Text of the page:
The interim aluminum frame that Specialized provided for its Quickstep-Innergetic superstar Tom...
Race Tech: CritÃ©rium du DauphinÃ© LibÃ©rÃ©, June 17, 2007
The interim aluminum frame that Specialized provided for its Quickstep-Innergetic superstar Tom Boonen made another appearance at the CritÃ©rium du DauphinÃ© LibÃ©rÃ©â¦ only this time it was relegated to spare duty atop the team car. Specialized not only made good on its promise of building Boonen a new carbon frame with a longer geometry (supposedly to alleviate his aching back, although we may never know the true reason for the change), but went a step further by providing him with an all-new machine wholly different from the standard S-Works Tarmac SL it replaces.
The new frame, apparently dubbed the S-Works Tarmac SL2, appears ideally suited for a powerful sprinter like Boonen with an altogether stouter construction. As compared to the Tarmac SL, the SL2's top tube, down tube, and chain stays are substantially larger in diameter, and the seat stays abandon the S-bend in favor of a straight shot from the seat cluster down to the dropouts.
Just as significant, however, is the newly oversized and tapered 1 â
"-to-1 Â½" steerer tube on the new Specialized fork. The concept of a larger diameter lower steerer tube is hardly new (Ridley has used it for years, and Klein pioneered a similar system long before then), but now that such high-profile manufacturers as Cannondale, Trek, Pinarello, and now Specialized have adopted the concept, the idea that the configuration may very well become the new standard for high-performance machines becomes a much more likely possibility.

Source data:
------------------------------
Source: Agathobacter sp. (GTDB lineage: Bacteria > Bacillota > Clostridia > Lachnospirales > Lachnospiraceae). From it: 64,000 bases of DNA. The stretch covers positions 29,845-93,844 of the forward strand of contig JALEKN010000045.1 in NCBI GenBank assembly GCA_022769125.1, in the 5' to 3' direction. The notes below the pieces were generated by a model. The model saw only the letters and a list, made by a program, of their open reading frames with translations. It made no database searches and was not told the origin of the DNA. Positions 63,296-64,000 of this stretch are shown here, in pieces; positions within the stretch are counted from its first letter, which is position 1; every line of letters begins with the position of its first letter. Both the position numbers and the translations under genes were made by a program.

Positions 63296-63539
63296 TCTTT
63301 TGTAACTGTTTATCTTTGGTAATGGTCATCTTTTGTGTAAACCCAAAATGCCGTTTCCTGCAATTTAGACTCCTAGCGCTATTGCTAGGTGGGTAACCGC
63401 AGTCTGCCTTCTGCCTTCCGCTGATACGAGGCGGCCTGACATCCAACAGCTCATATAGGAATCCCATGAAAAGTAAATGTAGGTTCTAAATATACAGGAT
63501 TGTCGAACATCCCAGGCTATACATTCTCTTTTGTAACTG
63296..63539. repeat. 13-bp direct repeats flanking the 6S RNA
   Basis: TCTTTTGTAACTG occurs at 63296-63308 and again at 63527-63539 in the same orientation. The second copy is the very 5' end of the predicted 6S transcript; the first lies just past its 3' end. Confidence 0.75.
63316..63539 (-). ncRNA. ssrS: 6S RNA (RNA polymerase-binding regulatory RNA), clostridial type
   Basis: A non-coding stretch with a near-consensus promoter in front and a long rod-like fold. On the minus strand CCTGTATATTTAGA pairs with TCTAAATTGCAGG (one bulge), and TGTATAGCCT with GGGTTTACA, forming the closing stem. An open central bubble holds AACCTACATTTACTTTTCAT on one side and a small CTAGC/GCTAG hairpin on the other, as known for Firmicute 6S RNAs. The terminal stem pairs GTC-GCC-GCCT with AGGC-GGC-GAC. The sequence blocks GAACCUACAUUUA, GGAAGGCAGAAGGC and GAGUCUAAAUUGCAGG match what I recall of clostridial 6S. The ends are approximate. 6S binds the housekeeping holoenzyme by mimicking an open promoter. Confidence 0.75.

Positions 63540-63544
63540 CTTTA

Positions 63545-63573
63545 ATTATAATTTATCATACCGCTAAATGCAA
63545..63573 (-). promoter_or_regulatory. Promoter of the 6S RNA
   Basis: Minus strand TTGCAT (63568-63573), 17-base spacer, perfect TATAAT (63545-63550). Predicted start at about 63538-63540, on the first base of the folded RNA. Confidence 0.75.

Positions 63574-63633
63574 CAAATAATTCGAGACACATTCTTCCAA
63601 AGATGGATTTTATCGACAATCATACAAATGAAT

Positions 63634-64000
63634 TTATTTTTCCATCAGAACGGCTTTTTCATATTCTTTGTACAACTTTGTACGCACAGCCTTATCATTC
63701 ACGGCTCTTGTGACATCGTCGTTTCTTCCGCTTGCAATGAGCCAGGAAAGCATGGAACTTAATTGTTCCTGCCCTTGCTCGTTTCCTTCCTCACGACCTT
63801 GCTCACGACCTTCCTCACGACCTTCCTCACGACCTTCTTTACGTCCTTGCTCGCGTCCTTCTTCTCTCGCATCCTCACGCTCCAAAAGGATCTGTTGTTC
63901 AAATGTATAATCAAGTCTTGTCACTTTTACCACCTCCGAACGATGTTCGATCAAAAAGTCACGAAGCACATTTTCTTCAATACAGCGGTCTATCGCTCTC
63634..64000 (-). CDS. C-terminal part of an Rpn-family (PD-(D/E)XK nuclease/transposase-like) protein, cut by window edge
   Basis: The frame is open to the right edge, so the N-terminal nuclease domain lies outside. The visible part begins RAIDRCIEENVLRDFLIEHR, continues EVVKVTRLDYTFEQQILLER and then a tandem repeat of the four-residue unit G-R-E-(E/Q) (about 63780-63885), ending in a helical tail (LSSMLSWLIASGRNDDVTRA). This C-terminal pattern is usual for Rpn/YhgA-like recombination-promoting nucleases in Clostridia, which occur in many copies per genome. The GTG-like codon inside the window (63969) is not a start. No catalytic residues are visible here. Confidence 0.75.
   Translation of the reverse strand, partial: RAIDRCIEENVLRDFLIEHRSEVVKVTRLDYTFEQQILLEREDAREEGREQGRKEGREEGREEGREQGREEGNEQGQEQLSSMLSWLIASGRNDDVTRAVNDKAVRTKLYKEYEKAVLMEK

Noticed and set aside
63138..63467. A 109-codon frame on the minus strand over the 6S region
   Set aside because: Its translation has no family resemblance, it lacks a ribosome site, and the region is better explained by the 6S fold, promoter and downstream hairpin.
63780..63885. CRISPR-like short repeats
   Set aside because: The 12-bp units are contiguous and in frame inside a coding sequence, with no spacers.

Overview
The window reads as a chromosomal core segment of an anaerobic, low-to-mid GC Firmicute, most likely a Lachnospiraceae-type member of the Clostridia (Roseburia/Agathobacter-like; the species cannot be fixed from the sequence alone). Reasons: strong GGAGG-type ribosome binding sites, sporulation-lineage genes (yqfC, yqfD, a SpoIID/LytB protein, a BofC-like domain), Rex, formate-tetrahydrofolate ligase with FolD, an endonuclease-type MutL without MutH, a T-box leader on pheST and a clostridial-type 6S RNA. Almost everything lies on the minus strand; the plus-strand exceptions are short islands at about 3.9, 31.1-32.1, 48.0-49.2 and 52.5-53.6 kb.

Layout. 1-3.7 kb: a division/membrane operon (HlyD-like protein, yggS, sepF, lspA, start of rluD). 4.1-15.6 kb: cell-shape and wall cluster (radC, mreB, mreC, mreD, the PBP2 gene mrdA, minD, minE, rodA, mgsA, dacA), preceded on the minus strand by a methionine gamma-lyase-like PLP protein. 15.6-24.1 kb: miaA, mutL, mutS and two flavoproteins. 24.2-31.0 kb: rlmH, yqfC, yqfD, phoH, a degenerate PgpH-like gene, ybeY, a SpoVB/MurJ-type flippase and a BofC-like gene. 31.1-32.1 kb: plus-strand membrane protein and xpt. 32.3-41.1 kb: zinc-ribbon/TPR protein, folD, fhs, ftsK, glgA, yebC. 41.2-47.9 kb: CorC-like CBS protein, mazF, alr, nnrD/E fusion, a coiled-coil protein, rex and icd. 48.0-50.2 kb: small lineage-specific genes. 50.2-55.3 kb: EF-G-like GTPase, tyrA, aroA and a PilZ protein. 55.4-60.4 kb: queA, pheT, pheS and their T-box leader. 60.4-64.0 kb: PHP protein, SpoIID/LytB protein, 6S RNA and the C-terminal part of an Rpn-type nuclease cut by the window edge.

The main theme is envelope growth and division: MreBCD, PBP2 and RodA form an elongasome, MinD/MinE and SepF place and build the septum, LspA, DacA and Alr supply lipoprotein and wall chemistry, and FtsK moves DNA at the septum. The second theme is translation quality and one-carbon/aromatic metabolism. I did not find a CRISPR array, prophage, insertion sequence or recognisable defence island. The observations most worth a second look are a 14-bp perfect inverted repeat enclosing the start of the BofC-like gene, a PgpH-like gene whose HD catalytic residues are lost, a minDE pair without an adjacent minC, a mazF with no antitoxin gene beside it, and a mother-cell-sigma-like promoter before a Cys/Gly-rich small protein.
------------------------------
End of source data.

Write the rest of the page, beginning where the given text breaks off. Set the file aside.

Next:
Unfortunately, we were only able to snap one image before Boonen ran off for the start this morning, but we'll do our best to get some additional pictures in the very near future.
Otherwise, Shimano's somewhat mysterious electronic Dura-Ace group made another appearance on the bike of Gerolsteiner rider Ronny Scholz. The individual components were still very clearly one-off prototypes, but those hand-made bits were distinctly different from the ones spotted at last year's Paris-Nice. Shimano may still be mum on the group's future, but the development phase is obviously still in progress.
The previous lever's single toggle switch behind the brake lever has been replaced by two individual paddles analogous to the standard STI Dual Control setup (the brake lever is fixed like Ergopower). Shift lever throw, however, is hugely reduced relative to the mechanical version; merely nudging either lever about 2mm is enough to initiate a shift. As before, small LCD screens located on the top of each lever indicate the current gear selection and battery condition.
Interestingly, the Scholz's prototype rear derailleur actually looks less like a finished product than what we saw last year, but the front derailleur is looking decidedly more polished. In addition, Shimano has also moved the (now larger) battery to a small down tube-mounted pack. We can only speculate as to the reasons behind the changes for now, but we'll continue to keep you posted as we get additional information.
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